For those old enough to have grown up before smartphones, the morning ritual would include asking about the weather before heading out to school or work. Maybe you looked out the window and guessed the rest of the day. Or, you turned on the radio for the daily report. If there were a morning newspaper delivery, the front page would have a small snippet with the 24-hour estimate.
While looking out the window was a lot more accurate for the current weather in your location, the forecast from a professional was still more assuring. Computers were much slower than today, so weather models were not great, but most days worked well enough so you could get on with what mattered.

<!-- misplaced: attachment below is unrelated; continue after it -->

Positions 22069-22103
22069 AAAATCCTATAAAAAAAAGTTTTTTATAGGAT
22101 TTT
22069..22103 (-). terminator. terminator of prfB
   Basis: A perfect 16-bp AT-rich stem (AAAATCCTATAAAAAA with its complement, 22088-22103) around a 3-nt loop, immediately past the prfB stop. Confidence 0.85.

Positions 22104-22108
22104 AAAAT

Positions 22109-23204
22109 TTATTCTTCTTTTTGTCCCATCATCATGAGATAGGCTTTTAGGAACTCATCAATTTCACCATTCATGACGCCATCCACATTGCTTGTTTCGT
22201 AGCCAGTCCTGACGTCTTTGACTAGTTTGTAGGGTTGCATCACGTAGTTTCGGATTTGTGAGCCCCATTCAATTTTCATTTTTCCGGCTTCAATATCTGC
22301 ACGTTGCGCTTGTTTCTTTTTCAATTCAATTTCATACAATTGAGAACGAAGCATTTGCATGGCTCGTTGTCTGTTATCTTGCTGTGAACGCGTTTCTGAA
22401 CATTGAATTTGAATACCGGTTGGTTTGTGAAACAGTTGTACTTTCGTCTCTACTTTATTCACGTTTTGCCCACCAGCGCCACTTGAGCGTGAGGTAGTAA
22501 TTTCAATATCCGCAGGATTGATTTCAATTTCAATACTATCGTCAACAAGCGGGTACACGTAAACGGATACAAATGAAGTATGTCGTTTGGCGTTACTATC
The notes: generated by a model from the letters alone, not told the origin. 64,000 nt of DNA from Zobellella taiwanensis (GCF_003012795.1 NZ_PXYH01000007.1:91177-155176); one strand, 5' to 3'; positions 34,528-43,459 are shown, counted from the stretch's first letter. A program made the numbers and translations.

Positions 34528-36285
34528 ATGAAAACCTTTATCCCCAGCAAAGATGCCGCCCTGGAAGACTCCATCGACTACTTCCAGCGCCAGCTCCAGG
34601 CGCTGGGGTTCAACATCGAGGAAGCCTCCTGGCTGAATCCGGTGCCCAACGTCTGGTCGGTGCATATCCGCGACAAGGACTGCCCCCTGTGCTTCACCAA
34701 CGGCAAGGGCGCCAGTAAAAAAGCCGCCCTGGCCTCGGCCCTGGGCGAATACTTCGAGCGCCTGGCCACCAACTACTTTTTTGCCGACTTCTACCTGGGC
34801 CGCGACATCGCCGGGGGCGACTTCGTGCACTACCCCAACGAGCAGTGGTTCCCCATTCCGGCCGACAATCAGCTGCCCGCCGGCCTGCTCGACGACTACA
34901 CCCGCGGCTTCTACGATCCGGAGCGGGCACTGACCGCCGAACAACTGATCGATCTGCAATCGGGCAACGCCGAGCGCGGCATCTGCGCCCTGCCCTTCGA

The critical part of the process was what you did with the information. Did you choose to wear something specific based on what you were expecting? Was a jacket or umbrella packed for later use, just in case? What about what you wore on your feet? Did you adjust your mode of transport to avoid long walks in the rain? And where I lived, snow and ice were common, so there were even more adjustments.
The rule of thumb was this. Accept the imperfect prediction, create some options, and be prepared to get wet or change plans if you get it massively wrong. The perfect prediction was not crucial to success.
Given the climate in most of the UK, what is likely to happen in the next 24 hours is not all that varied once you accept you might get wet or remain dry. Having spent many years in London walking to meetings, an umbrella was enough most days to cover the risks. On days when I was not expecting rain and chose incorrectly, ducking under cover for a short period could be enough to get through the worst of it.